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Communicating with Limited English Patients Via a Language Interpreter

Pharmacists are a vital part of patient health management. The role of the pharmacist has adapted and changed based on the needs of the communities they serve. A 2015 U.S. Census Bureau reports that there are at least 350 Languages used in U.S. homes, requiring pharmacists to be able to overcome language barriers to deliver patient-centered care. The current landscape suggests that pharmacists lack the knowledge of available resources and lack of confidence to incorporate these resources into their daily practice. By completing this continuing education training program, pharmacists should be able to provide better care to limited-English proficient (LEP) patients by incorporating best practices that are explained in depth. This can help improve quality of care, reduce the chance of medication errors, and contribute to improving health literacy. This training lends itself to the overall discussion of cultural competency and health literacy among LEP patients.This module also includes an opportunity to participate in a research survey - to learn more, pay close attention to the program description available when you log-in to our CE portal.

Learning Objectives

Upon completion of this activity, the participant should be able to:

  • Identify how effective interpreter use in practice can impact patient care.
  • Explain legal requirements for language and interpreter services and apply them to the clinical setting.
  • Establish ‘best practices’ for communicating with patients via a language interpreter including setting ground rules, cultural awareness, and communication tips.
  • Recognize the role of pharmacists in delivering culturally competent, linguistically appropriate patient care when utilizing interpreter services to communicate with ELP patients.

Presenter

Patsy Casalino, PharmD
Patsy Casalino is a post-doctoral fellow at MCPHS University and Biogen. Patsy received his Doctor of Pharmacy from MCPHS University – Boston campus in 2018. At Biogen, Patsy is part of Regulatory Sciences/Safety and Benefit-Risk Management fellowship program which provides him with the opportunity to gain experience across a variety of therapeutic areas and functions. In addition, Patsy serves as an adjunct faculty member at MCPHS University where he participates in teaching activities and is the MCPHS Fellow’s Network (MFN) President for the 2019-2020 fellowship year.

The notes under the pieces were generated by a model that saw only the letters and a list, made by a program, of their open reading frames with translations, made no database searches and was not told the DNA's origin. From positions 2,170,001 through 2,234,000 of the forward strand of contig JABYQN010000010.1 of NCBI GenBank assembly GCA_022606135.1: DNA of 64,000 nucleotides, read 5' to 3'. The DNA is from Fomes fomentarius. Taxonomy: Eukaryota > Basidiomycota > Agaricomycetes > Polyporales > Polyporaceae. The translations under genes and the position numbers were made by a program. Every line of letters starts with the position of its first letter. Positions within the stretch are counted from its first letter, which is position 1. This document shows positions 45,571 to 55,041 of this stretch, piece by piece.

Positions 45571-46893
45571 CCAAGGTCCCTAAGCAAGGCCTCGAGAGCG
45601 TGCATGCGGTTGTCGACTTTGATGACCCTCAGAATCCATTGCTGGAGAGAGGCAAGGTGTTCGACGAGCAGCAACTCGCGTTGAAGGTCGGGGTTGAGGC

Hannah Hoseyni, PharmD
Hannah Hoseyni is a post-doctoral fellow at MCPHS University and Biogen. Hannah received her Doctor of Pharmacy from University of Pittsburgh School of Pharmacy in 2019. Hannah is part of the Global Regulatory Sciences fellowship program, which provides the opportunity to gain experience working with US, Global early phase and Global late phase regulatory science teams across therapeutic areas. In addition, Hannah serves as an adjunct faculty member at MCPHS University where she will participate in teaching activities.

Lori Yeterian, PharmD, RPh
Lori Yeterian is a post-doctoral fellow at MCPHS University and Biogen. Lori received her Doctor of Pharmacy from MCPHS University – Boston campus in 2018. As a fellow at Biogen, Lori has worked in Regulatory, Medical Affairs, and Drug Safety. Lori has also served as a preceptor for pharmacy students completing their experiential rotations at Biogen.

Register


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Release Date: December 6, 2019
Expiration Date: December 6, 2022
Contact Hours: 1.0
ACPE UAN: 0026-0000-19-017-H05-P
ACPE Topic Designator: Patient Safety

Registration Fee: This module is provided free of charge.